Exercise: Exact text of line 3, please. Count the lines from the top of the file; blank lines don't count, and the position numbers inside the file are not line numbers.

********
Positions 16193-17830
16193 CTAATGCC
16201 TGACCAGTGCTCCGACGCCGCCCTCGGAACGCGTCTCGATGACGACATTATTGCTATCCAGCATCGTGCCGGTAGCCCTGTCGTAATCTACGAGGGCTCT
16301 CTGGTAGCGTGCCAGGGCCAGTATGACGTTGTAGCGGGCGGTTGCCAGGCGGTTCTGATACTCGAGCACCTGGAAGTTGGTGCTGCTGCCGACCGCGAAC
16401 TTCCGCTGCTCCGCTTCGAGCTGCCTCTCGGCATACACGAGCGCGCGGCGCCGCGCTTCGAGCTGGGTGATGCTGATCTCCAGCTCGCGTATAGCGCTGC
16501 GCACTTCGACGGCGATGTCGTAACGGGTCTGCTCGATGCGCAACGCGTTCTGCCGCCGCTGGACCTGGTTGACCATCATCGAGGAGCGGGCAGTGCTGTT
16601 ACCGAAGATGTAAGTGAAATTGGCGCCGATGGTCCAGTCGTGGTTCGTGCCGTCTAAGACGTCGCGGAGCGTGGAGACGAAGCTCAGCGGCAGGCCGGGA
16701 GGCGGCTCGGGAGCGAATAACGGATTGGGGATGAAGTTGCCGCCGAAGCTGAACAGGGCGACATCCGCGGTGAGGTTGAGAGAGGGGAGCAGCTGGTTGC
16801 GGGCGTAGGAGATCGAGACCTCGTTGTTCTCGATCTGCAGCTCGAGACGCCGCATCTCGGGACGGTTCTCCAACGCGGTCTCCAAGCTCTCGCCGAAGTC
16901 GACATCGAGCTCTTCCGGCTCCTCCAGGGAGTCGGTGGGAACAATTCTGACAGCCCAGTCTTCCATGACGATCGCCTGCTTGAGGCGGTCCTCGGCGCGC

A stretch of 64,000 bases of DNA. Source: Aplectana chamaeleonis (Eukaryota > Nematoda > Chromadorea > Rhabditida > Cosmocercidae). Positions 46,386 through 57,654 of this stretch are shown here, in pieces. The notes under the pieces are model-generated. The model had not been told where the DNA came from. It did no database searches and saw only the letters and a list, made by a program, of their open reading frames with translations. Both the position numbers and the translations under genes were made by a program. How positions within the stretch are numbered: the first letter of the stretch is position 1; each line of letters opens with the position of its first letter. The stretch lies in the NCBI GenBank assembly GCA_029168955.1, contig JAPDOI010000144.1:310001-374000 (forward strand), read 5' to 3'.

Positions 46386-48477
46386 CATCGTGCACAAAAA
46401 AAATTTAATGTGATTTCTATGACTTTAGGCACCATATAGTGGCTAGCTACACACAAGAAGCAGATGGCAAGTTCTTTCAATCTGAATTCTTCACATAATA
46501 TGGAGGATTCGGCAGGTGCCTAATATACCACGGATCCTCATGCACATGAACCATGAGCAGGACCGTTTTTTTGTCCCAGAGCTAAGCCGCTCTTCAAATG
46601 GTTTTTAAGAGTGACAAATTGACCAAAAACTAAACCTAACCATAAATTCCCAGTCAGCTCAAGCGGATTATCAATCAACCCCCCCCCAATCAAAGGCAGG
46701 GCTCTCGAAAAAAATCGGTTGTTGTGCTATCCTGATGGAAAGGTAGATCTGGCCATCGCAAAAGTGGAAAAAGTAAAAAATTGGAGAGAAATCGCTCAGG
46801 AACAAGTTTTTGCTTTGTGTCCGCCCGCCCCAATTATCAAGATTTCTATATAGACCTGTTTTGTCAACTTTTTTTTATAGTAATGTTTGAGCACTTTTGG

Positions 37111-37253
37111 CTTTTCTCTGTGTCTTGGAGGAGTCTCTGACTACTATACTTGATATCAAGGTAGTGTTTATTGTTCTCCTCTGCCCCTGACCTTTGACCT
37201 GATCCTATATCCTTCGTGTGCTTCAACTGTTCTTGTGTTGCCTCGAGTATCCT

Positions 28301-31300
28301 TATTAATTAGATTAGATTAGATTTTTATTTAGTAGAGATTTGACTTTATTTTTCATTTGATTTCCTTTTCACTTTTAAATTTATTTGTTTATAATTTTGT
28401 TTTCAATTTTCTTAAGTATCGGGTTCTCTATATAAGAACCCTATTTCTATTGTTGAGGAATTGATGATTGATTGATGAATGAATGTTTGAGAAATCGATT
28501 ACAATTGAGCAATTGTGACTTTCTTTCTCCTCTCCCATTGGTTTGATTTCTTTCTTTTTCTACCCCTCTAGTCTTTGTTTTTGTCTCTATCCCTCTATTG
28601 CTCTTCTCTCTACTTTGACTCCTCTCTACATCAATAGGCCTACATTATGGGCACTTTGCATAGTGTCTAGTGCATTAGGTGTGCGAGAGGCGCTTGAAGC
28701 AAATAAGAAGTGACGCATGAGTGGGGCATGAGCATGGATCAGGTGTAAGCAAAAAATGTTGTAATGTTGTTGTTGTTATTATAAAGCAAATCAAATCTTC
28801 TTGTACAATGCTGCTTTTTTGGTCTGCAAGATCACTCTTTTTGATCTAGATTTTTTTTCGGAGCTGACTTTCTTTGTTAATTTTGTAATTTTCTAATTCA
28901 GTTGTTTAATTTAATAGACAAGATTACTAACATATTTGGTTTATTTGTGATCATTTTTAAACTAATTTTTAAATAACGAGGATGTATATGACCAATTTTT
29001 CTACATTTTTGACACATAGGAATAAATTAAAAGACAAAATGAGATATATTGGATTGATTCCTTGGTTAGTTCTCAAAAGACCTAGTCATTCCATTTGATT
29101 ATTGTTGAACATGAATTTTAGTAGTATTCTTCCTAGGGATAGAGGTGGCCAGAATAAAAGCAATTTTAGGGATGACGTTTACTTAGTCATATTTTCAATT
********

16201 TGACCAGTGCTCCGACGCCGCCCTCGGAACGCGTCTCGATGACGACATTATTGCTATCCAGCATCGTGCCGGTAGCCCTGTCGTAATCTACGAGGGCTCT